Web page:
By Jessica Schwitek, Golden Star
One of Golden’s favourite bands is coming back to Revelstoke, hot off the heals of a successful CD release show in their hometown last month.
“I think it’s every musician’s dream to have one (an album). Just to hold it and be like, this is mine. I created this,” said lead singer Jeremy Borschneck. Willhorse, although its members have played together for years, has only been around for less than a year. And what a year it has been.
The southern rock influenced indie band also features Branden Winterholt on guitar and vocals, Nick Petrowich playing the drums and singing backing vocals, as well as Todd Menzies on bass.
“(Winterholt) and I are cousins, and we toured together for about two and a half years acoustic, just the two of us,” said Borschneck, reminiscing about the band came into being. “And then we met (Petrowich) at a gig. We were playing in Swift Current.
“When I saw them play, it was just the two of them sitting on chairs on this big stage with two acoustic guitars. And people were up dancing to it. I thought these guys were so cool, I should go talk to them. I was a musician, playing with another band and thought I should branch out. And we just hit it off,” said Petrowich.
Since then, the three have been playing together under different names and different bands. They took a bit of a hiatus, and Borschneck moved to Golden to start his business, the Crooked Antler.
“I had decided to move out here, and explore this part of the world, and I noticed that there was music happening here every night of the week pretty much. So I called these guys and convinced them to come down,” he said.
“I was working in Edmonton, and I’d get calls from (Borschneck), and he’d be like ‘it’s so great, you’ve got to come down here.’ You don’t expect it to be as good as it is until you get here,” said Petrowich.
“I’ve always lived in cities, nowhere as small as Golden. But it doesn’t seem that small because there’s always people coming through, and great culture and great shows.”
The writing process is a very collaborative process for Willhorse. They each try to bring in their own individual flavours, and hopefully put it all together to come up with something special.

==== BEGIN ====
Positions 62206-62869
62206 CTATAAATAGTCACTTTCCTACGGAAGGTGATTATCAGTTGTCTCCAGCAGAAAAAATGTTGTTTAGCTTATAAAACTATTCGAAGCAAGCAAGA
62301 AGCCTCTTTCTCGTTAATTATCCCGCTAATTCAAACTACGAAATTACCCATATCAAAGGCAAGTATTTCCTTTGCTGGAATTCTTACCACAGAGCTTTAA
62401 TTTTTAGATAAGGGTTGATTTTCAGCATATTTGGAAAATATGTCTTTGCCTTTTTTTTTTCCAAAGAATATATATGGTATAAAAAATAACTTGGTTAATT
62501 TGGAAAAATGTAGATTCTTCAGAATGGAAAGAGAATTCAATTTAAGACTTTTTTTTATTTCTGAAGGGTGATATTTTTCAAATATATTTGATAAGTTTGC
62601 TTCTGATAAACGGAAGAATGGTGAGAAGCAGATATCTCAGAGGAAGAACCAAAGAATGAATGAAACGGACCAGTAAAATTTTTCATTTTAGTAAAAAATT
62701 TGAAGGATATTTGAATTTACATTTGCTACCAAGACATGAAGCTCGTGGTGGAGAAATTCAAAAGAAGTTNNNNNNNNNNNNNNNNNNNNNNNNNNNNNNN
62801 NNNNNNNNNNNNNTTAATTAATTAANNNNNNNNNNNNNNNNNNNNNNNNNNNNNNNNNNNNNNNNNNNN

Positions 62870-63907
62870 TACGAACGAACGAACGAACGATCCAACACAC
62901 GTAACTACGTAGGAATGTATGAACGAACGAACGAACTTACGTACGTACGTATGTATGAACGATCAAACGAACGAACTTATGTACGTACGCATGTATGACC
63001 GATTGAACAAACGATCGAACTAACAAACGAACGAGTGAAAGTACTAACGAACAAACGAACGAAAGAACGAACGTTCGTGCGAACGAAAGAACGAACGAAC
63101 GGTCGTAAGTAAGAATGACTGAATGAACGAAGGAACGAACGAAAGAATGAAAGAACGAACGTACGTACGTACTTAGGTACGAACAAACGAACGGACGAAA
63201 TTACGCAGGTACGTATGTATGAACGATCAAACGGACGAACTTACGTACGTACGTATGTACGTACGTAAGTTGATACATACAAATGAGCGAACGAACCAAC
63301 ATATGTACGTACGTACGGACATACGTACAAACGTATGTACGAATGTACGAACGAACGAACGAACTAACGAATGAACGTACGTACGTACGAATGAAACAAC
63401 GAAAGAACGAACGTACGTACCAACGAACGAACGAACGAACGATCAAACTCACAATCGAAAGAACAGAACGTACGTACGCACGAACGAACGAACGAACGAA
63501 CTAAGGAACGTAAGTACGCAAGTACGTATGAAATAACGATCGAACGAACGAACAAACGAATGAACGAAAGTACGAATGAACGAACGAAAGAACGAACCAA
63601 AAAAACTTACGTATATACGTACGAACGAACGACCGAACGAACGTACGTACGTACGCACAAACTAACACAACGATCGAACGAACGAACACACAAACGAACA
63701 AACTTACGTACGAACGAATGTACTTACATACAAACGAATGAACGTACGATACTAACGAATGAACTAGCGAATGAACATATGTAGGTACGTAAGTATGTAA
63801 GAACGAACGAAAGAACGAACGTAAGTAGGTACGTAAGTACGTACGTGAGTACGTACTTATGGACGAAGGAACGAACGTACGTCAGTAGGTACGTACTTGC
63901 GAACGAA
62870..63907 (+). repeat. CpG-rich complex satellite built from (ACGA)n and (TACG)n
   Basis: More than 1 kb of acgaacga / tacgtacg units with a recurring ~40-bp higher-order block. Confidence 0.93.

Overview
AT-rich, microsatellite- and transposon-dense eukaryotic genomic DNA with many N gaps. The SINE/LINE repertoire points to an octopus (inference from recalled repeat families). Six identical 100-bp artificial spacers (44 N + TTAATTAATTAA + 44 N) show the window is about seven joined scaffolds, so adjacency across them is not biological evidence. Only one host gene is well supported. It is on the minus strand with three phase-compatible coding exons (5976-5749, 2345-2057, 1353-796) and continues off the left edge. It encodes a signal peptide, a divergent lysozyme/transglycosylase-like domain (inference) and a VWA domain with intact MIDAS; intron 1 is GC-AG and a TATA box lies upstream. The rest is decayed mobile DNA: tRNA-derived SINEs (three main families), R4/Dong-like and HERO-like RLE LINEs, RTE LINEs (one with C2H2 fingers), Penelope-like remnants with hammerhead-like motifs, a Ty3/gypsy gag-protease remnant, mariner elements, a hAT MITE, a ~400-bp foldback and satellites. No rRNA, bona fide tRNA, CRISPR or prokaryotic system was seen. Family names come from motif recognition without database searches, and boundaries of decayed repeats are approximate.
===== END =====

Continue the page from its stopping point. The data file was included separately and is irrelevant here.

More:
“If any of us write a song we bring it to the band and then we all work on it together. But individually we will all sit down and write music,” said Borschneck.
“You can’t get possessive over your writing in a band. It should be like a big pot, you throw it all in the middle and share it,” said Winterholt.
Wanting an album for years, and never being able to make it happen, Willhorse came up with a plan a few months back. They began a donation campaign to help make this dream a reality. It worked better than they ever imagined.
“We initially wanted $3,000, and we got that in 24 hours. We ended up getting almost $7,000,” said Borschneck. This allowed them to press more CDs, and do the mixing at the famed Fader Mountain Studios in Vancouver.
“Nick was curious, as he always is, so he looked it up. It turned out that Fader Mountain evolved out of Little Mountain which was one of the most sought after recording studios in North America. Guys like Aerosmith, Bon Jovi and Metallica recorded in those rooms,” said Winterholt. “There was definitely a vibe when we were in there.”
Prior to mixing the tracks at Fader, the boys spent eight days recording at the Blaeberry Mountain Lodge with producer JP Maurice.
“It was really fun. The eight days in the cabin got a little bit hazy. We didn’t really know what day it was, it was just five dudes in a cabin for eight days. But it was a blast,” said Borschneck.
The final product of that cabin-fever session is a 10-track release featuring their signature old-fashioned southern rock that fans has come to love so much. CBC Radio and EZ Rock have already began broadcasting their songs.
Willhorse played 23 dates in December, including a show at the Big Eddy Pub, and are now back in Revelstoke, this time hitting up the Last Drop this Friday, Jan. 11, at 9 p.m.